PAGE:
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Mol Biochem Parasitol. 2008 Oct;161(2):130-9. doi: 10.1016/j.molbiopara.2008.06.012. Epub 2008 Jul 3.

Genetic evidence for the essential role of PfNT1 in the transport and utilization of xanthine, guanine, guanosine and adenine by Plasmodium falciparum.

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1
Department of Genetics and Developmental Biology, University of Connecticut Health Center, Farmington, CT 06030, USA.

Abstract

The malaria parasite, Plasmodium falciparum, is unable to synthesize the purine ring de novo and is therefore wholly dependent upon purine salvage from the host for survival. Previous studies have indicated that a P. falciparum strain in which the purine transporter PfNT1 had been disrupted was unable to grow on physiological concentrations of adenosine, inosine and hypoxanthine. We have now used an episomally complemented pfnt1Delta knockout parasite strain to confirm genetically the functional role of PfNT1 in P. falciparum purine uptake and utilization. Episomal complementation by PfNT1 restored the ability of pfnt1Delta parasites to transport and utilize adenosine, inosine and hypoxanthine as purine sources. The ability of wild-type and pfnt1Delta knockout parasites to transport and utilize the other physiologically relevant purines adenine, guanine, guanosine and xanthine was also examined. Unlike wild-type and complemented P. falciparum parasites, pfnt1Delta parasites could not proliferate on guanine, guanosine or xanthine as purine sources, and no significant transport of these substrates could be detected in isolated parasites. Interestingly, whereas isolated pfnt1Delta parasites were still capable of adenine transport, these parasites grew only when adenine was provided at high, non-physiological concentrations. Taken together these results demonstrate that, in addition to hypoxanthine, inosine and adenosine, PfNT1 is essential for the transport and utilization of xanthine, guanine and guanosine.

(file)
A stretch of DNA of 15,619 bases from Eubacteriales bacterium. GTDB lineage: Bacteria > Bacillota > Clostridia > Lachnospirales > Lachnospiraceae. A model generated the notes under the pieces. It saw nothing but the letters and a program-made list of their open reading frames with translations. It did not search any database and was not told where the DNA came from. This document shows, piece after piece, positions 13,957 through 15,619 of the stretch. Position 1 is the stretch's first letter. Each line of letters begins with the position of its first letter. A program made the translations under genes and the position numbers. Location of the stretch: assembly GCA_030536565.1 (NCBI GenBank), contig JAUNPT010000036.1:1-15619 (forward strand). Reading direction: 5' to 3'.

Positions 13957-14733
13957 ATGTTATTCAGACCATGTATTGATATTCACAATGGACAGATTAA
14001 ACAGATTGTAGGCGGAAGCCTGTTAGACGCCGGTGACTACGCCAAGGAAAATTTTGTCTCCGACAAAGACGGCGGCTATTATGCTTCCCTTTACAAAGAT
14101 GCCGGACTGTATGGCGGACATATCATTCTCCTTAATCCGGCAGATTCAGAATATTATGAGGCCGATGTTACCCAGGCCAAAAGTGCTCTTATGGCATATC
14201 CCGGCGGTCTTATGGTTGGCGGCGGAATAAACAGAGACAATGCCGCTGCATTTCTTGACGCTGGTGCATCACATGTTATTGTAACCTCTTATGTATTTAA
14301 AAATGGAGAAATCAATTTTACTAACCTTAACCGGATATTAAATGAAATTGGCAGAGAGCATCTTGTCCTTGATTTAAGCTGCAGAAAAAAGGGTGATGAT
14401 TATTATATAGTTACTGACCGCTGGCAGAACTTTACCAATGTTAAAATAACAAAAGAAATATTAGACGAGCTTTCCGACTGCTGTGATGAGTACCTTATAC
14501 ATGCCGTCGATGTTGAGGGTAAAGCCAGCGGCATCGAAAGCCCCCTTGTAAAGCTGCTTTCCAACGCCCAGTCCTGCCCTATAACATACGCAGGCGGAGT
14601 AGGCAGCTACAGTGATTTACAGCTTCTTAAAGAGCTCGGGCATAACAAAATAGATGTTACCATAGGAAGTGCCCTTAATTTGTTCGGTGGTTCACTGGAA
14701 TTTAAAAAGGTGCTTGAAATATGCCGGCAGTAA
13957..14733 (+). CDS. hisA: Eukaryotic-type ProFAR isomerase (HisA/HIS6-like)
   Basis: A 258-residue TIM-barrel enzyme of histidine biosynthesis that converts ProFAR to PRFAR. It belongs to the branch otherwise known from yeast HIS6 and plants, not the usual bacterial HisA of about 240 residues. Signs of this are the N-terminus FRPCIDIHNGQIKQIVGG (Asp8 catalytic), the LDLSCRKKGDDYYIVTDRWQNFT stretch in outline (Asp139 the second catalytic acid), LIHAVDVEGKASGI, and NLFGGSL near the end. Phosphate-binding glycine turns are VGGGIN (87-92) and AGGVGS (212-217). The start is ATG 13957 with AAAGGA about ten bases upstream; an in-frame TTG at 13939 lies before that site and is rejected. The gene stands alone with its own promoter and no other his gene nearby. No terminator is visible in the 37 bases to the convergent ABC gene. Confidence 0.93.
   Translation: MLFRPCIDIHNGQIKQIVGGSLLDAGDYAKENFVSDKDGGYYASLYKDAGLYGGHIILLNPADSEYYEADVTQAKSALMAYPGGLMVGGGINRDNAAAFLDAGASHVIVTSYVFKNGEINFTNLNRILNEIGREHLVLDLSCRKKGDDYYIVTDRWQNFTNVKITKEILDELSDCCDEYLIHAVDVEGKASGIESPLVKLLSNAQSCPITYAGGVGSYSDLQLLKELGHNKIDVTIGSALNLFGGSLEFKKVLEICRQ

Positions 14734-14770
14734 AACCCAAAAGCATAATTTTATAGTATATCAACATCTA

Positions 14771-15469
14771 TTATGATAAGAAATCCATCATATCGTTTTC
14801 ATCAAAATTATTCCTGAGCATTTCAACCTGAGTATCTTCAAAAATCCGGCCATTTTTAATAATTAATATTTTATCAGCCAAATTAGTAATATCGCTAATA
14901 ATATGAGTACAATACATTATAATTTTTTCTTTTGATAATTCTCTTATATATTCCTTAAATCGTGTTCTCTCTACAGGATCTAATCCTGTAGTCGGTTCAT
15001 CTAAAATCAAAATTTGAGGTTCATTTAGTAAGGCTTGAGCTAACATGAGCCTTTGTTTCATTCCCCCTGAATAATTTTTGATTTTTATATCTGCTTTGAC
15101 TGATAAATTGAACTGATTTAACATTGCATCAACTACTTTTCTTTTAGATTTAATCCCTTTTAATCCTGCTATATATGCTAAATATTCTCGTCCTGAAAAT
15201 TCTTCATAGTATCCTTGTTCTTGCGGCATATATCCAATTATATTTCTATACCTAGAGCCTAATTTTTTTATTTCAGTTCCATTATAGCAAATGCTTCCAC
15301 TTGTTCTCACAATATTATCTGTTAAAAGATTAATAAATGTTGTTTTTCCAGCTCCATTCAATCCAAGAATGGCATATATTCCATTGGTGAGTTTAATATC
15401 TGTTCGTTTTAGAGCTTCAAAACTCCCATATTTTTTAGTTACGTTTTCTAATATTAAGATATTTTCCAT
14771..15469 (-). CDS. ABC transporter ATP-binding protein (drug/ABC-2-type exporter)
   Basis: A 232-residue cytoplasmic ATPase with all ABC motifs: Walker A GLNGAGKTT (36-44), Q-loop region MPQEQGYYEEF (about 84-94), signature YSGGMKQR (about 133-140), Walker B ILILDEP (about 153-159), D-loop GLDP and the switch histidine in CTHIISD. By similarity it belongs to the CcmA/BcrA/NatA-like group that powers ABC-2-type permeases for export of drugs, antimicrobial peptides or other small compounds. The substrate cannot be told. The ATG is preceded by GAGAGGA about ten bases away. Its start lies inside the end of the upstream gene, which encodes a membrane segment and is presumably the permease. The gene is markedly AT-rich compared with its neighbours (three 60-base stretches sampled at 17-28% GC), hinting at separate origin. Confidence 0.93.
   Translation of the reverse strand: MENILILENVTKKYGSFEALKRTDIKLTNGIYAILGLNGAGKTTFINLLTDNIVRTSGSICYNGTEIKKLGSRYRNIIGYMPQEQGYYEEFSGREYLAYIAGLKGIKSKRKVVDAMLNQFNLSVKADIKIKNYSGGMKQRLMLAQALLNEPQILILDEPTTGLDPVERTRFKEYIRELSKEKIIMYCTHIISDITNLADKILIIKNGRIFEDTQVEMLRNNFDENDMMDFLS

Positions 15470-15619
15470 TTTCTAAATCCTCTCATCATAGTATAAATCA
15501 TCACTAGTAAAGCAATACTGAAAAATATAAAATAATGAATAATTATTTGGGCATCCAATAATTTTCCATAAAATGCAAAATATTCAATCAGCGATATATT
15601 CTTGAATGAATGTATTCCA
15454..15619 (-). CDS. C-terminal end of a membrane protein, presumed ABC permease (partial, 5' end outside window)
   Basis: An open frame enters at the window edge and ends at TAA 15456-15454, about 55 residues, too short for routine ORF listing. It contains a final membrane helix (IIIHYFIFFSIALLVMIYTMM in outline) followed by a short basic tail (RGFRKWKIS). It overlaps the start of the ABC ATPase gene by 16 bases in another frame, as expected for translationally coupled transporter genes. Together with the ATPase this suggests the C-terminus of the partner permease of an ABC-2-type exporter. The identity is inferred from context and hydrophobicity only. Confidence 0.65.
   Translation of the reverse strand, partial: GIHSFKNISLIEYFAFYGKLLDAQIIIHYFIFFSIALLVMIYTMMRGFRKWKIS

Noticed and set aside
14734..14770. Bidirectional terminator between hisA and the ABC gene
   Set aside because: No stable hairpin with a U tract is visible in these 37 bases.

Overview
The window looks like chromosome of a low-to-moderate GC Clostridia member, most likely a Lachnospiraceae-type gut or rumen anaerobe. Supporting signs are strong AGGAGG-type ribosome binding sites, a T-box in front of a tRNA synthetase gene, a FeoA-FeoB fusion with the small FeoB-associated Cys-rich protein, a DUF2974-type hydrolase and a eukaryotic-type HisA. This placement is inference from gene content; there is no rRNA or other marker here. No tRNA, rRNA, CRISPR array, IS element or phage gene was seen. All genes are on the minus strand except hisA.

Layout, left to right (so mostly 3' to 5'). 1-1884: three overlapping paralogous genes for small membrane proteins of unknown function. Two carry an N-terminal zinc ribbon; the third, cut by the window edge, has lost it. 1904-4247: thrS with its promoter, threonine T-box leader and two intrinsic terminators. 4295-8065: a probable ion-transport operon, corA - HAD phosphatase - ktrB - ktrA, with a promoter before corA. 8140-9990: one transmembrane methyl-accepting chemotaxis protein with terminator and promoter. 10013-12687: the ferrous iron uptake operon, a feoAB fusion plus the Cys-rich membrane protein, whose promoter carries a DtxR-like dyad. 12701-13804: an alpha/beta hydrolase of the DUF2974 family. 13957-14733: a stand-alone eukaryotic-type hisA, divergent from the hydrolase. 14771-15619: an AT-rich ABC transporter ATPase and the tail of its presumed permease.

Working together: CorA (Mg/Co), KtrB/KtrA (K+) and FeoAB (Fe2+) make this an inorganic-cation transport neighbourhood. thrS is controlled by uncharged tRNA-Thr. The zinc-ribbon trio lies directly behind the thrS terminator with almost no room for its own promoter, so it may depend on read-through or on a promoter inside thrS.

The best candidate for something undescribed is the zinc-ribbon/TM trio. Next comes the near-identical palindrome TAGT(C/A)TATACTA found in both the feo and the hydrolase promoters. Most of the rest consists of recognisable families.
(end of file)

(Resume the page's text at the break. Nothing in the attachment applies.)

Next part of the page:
PMID:
18639591
PMCID:
PMC2612043
DOI:
10.1016/j.molbiopara.2008.06.012
[Indexed for MEDLINE]
Free PMC Article

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